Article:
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Working for CrowdSource
Working for CrowdSource was a very interesting idea for me when I first started looking at online work. Indeed, CrowdSource was one of the first sites that I signed up on. I was originally drawn to the idea of doing something other than pure content creation and copywriting, and CrowdSource’s platform looked very appealing. My first round of research initially led me to Amazon Mechanical Turk, which looked like a fantastic site to get a lot of small, minimized assignments done, but I was quickly put off by the fact that I would struggle to get my earnings in my hands because I live outside of the US.
For those of you who have no idea what Amazon Mechanical Turk or CrowdSource is, it is a micro-task site that splits up large projects and assigns the much smaller parts to its online community. The community then completes these tiny tasks, called Human Intelligence Tests (or HITs), and get paid in cents. CrowdSource, however, allows easier access to its platform from outside of the US and pays daily through PayPal. All of the work I have done thus far has been immediately transferred into my PayPal account—and I wasn’t even charged a transfer fee.
Do you enjoy doing HITs?
The CrowdSource platform worried me a bit at first because it requires that you login through your PayPal account, but I do believe that this is secure now. There are several micro-task sites out there that pay you to put yourself in danger by registering on sites, downloading files and following links—which some people actually do in desperation—but I have not found that at all on CrowdSource yet. Most of the tasks I’ve done are on site and require human intelligence to fulfill. So it definitely is one of the better ones.
The only problems that I found on this site are those relating to location and worker support. CrowdSource is also integrated into Amazon Mechanical Turk and when I go on that site to view HITs, which you can do without an account, I often see that tasks are US-based—which means I’m outta luck. This results in very little work available.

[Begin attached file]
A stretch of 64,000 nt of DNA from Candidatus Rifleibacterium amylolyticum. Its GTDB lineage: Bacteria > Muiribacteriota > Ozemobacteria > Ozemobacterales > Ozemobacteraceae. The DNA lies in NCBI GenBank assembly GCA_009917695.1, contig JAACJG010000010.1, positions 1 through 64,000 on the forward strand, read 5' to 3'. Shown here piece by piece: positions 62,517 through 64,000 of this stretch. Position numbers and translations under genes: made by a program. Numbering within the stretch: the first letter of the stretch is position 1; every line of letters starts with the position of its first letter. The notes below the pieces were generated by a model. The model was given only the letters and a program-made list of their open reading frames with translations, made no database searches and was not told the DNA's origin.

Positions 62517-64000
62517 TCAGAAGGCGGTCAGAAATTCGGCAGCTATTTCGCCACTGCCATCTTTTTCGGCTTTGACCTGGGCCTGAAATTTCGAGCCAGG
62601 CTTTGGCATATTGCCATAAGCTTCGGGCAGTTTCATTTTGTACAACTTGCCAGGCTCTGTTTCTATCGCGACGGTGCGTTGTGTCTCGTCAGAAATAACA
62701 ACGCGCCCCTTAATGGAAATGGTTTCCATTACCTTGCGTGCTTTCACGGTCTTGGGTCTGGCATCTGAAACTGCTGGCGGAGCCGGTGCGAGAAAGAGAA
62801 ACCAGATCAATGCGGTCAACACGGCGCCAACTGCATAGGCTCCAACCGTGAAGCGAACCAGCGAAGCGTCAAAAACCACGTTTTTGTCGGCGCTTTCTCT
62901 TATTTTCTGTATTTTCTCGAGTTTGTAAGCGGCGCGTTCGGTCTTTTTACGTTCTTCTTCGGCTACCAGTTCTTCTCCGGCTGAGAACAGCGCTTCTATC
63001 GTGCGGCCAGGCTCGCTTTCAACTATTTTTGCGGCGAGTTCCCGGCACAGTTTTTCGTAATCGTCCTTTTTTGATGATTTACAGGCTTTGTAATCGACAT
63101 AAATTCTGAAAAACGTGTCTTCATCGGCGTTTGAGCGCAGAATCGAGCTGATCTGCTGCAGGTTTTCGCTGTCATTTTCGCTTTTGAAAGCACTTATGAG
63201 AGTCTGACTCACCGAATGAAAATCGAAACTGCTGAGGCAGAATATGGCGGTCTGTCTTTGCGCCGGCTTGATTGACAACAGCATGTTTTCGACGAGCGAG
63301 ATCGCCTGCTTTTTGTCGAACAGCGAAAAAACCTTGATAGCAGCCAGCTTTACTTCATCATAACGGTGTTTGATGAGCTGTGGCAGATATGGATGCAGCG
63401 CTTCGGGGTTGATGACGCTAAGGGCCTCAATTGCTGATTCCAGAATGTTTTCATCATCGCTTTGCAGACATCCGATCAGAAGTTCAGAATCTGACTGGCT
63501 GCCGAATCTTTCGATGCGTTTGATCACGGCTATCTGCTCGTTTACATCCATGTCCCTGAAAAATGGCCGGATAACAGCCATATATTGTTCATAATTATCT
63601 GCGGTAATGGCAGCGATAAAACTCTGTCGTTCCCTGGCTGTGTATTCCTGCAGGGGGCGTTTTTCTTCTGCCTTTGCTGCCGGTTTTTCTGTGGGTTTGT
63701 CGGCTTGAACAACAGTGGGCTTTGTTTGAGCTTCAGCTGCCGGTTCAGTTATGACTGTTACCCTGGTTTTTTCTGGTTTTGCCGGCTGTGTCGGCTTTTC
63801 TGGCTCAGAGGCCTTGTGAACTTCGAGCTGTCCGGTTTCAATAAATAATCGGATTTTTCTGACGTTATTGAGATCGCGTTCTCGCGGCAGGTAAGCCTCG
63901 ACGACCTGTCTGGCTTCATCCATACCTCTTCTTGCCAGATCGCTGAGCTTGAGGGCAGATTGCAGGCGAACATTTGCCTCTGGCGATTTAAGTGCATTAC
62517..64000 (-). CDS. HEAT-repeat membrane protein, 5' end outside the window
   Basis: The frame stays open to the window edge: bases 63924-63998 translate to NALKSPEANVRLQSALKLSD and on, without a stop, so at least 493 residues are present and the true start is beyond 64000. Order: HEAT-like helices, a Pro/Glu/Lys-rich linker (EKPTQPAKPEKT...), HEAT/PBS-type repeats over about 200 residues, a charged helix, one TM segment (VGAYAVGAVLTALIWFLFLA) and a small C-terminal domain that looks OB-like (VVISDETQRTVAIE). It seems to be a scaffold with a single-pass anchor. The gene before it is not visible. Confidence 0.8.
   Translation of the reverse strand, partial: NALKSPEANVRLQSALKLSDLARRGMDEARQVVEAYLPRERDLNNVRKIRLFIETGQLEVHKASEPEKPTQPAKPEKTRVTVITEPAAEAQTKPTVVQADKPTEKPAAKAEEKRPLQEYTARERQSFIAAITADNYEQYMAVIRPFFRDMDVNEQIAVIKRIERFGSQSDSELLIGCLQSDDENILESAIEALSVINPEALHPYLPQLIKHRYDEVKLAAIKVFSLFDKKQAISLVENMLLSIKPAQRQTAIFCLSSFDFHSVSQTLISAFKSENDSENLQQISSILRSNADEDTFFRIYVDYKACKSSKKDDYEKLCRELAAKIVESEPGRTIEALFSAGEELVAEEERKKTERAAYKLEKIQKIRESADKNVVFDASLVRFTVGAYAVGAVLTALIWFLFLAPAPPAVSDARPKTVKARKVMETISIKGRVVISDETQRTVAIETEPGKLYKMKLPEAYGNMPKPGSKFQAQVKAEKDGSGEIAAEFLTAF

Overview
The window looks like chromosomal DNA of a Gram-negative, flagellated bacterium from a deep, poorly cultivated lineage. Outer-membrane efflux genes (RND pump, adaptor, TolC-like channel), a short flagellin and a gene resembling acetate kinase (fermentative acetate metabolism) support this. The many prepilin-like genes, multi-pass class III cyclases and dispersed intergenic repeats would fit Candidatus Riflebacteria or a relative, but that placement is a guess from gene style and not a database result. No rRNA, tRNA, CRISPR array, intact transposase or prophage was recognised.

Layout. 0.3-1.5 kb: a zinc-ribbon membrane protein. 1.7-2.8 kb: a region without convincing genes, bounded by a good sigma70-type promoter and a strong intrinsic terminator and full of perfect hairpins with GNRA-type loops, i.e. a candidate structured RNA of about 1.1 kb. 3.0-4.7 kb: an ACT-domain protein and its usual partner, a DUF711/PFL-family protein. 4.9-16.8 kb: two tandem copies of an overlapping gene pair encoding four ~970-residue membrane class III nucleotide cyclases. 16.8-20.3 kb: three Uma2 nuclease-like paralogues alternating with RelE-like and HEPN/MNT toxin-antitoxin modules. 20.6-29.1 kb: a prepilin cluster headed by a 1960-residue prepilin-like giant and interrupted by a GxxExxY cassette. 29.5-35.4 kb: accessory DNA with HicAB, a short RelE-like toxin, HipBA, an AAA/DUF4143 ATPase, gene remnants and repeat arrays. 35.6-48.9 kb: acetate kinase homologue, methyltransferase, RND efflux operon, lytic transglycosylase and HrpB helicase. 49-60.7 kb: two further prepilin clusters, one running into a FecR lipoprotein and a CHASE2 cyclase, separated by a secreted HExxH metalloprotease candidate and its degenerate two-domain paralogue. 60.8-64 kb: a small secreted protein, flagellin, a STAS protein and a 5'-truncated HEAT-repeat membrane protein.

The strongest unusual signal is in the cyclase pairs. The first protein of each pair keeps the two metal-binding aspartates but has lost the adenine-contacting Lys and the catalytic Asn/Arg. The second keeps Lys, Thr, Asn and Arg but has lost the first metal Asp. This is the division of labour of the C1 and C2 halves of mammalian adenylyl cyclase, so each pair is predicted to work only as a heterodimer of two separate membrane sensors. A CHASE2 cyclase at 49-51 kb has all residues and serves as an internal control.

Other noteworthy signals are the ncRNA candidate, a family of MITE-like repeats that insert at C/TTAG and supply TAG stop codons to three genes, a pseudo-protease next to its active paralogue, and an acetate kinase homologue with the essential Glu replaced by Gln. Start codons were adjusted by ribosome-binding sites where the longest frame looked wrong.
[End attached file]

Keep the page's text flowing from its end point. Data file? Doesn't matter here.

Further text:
Morover, I also waited a long time to hear the results of my writing and editing assessments. This is an area where CrowdSource let me down. They stated that results would be released in 4-5 business days but it took much longer than that for me. And the three update requests that I made on a separate support site, which you need to strangely sign up for as well, didn’t really solve my problem at all. And since that time, CrowdSource has rebranded itself as OneSpace, a name suggested by a worker who received $5,000 for the idea.
While I don’t necessarily like the idea of doing hundreds of tiny tasks to make a few dollars, which is common to sites like CrowdSource/OneSpace, there is potential to earn some additional income with sites like this. My advice, though, after working for many different types of online sites, would be to look for other ways to make use of your skill sets. Are you multilingual? Can you type audio at a very fast rate? Do you prefer researching and writing original content? If you answer yes to any of these questions, I would reconsider doing HITs for pennies. As long as your heart is into what you do, you will find ways to make your endeavors more profitable.
It’s important to remember though that working online is not always as enjoyable as it may seem. There are sometimes disappointing barriers in place, including geographical ones, and hearing back from sites that you have applied for can strain your time and energy. It's also important to remember that making money online is not a sure-fire thing. Even if you are partly successful online, the income you make will not be able to replace a full-time monthly salary unless you put in a huge amount of your effort and focus. Even then, the work is not consistent enough to be dependable. Yet, saying that, there is plenty of proof online of people doing the impossible and making thousands of dollars per month online. The only thing stopping you is you.